Despite this blog’s short lifespan so far, the astute reader will have already noted a tinge of disdain in my thoughts when it comes to people who make a ton of money.
And while those astute readers would be correct in their assumption, I would like to say that my jealousy is already tempered with a fair amount of conviction. Conviction in the sense of being remorseful for being jealous, and conviction in the sense that I have strong opinions on the subject.
After all, as an evangelical, to be jealous is to be sinful, and money is a gift from God. He gives wealth to whomever He wills, and he allows poverty for whomever He wills. To whom much is given, much is required. And to correct the commonly mis-spoken proverb, money isn’t a root of all sorts of evils, it’s the love of money.
But hey – don’t give me all sorts of grief about my suspicions about the super-wealthy and how they got that way. Bill Gates, the planet’s wealthiest person, cobbled together his wealth in part by forcing competing software developers to sell out to Microsoft. Most Wall Street financiers make their money by selling other people’s money, which might not be as bad as it sounds if they weren't so sneaky about it. Just because certain ways people make money may be legal, that doesn’t make them moral. Or even good for society in the long run.
In yesterday’s blog, I commented about the senior executives at American Airlines who have already been paid out millions in bonuses while rank-and-file employees have yet to be repaid what they gave up to help keep the airline from filing bankruptcy. I’ve also groused about executives of companies who fight environmental controls because they’re a drain on profitability (and compensation). I’ve even had the temerity to blast the movie character, Gordon Gekko, by saying that greed is NOT good.
If you didn’t know me any better, you’d say I was a liberal, fascist, communist redistributionist.
But you’d be wrong.
Wealth Itself Isn't the Problem
I don’t begrudge anybody an honest day’s pay for an honest day’s work. I don't begrudge the fact that for some people, an honest day's pay is more than it is for others. I don’t begrudge somebody with a great idea the opportunity to make money off of that idea. I don’t begrudge people who assume significant responsibility for a venture the opportunity to be rewarded for their efforts and expertise. I don’t begrudge heirs to a fortune the right to inherit what their parents leave behind.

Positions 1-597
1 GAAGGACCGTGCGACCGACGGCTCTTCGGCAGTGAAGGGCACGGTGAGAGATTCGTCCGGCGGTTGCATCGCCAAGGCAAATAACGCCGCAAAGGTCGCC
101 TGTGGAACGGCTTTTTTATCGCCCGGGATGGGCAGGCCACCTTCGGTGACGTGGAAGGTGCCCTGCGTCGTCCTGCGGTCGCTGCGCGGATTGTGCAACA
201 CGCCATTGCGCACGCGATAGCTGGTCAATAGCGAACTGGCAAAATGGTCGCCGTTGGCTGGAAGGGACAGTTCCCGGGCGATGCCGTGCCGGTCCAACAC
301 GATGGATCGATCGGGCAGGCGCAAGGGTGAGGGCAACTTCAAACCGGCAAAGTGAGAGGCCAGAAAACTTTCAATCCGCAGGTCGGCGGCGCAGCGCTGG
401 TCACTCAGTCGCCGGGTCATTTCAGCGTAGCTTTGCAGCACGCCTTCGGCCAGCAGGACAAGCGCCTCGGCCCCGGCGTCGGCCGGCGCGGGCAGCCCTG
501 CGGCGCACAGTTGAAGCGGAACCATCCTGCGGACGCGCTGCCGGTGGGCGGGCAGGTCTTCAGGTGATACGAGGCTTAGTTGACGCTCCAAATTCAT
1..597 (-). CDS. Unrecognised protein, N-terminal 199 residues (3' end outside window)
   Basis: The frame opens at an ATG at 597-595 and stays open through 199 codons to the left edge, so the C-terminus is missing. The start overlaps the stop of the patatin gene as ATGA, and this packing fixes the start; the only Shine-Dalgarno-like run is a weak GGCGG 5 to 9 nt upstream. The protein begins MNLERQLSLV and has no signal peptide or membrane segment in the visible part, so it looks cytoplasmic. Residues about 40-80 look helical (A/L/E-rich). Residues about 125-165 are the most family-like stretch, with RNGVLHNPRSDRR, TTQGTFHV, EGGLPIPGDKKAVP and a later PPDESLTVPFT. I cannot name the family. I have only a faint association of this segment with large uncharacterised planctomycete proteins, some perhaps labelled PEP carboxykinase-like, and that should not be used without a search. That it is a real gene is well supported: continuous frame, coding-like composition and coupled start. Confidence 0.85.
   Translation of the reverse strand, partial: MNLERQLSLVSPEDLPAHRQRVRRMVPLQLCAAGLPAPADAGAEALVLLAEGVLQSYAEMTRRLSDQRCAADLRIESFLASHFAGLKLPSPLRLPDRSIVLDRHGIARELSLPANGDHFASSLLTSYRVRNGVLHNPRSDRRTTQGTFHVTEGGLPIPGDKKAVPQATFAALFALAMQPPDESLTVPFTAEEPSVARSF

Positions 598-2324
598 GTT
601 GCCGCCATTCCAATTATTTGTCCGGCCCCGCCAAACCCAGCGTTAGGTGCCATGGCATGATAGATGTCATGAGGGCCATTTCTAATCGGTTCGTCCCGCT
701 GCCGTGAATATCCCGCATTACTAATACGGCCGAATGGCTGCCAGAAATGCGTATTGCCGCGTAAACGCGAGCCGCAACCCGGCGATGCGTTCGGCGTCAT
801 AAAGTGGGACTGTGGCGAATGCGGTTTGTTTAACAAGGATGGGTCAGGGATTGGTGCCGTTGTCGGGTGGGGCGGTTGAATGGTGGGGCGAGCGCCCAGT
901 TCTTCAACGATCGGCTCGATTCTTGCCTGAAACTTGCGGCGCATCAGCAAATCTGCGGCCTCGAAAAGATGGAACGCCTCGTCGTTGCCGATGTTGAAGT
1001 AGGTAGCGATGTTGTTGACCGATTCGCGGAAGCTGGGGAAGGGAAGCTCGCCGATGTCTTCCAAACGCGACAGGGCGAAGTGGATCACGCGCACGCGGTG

Indeed, I believe an entrepreneurial system is an efficient way to help foster creative thinking, find effective solutions to vexing problems, and generally “raise all ships” as a rising tide of wealth gets dispersed throughout an open economy. At its best, capitalism rewards good ideas, nurtures competition to find better answers, and blurs social barriers that might otherwise deny people with tenacity the opportunity to participate in financial success.
For the most part, the United States has enjoyed a pretty good run at economic development with capitalistic theory at the helm. At its worse, however, capitalism has fallen prey to the same insidious cancer that destroys any socioeconomic system: greed.
I’m not going to re-hash the lessons from history that we’ve all heard before: the Soviet Union, the Great Depression, etc. What seems to happen, however, is that as periods of economic calamity fade into history, newer crops of eager beavers set out to prove they can make greed work.
And as we’ve seen yet again in the past couple of years, some people just can’t handle money and their thirst for more of it. Unfortunately, these people are the ones that bring everything falling down on everybody else.
One of the significant problems with this cycle of boom and bust is that people don’t learn their lesson. Because industries don’t voluntarily regulate themselves to safeguard against abuses, because investors can’t control themselves and enslave themselves to due diligence, and because everybody wants a bigger share of the pie, the inevitable crash makes government think that a new layer of laws and oversight will fix the problem. Unfortunately, all new layers of bureaucracy do is provide even more loopholes and encourage greater risks, and eventually, the cycle is back in full swing.
Does Greater Wealth Mean Greater Contentment?
Have you heard the phrase, “be thankful for what you have”? Maybe the concept of contentment won’t do much for building a dynamic economy. But which does the Bible call believers to do – be content or acquire wealth? Here again, wealth itself isn’t the problem, but the greed for it.
Hoarding wealth can be another manifestation of greed. Doesn’t the value of money lie in what it can buy? Some people say they need to hoard their money so it will produce even greater returns through compounding yields. That may be fine to a point, but when your portfolio starts looking like the national economies of small countries, maybe you should re-think your priorities.
No matter how much it is, if you don’t “redistribute” your wealth yourself, eventually, somebody else will do it for you. Sooner or later, the real costs for what is bought, sold, and held in a nation’s economy need to be paid so everyone’s books balance. By taking care of these matters along the way, the prudent person can earn their money, enjoy the fruits of their labor, and better control what happens to it.
The other day, I read where, in light of Wall Street’s recent volatility, a significant number of small investors are pulling their money out of the stock market and reinvesting elsewhere. Some analysts say that brokerage firms might find themselves back with only institutional investors who actually know now the game is played. As one jaded investor who’s lost about $700,000 commented, he’s giving Wall Street back “to the crooks who run it.”
Now, I wouldn’t call them “crooks” myself… I’m more open-minded than that!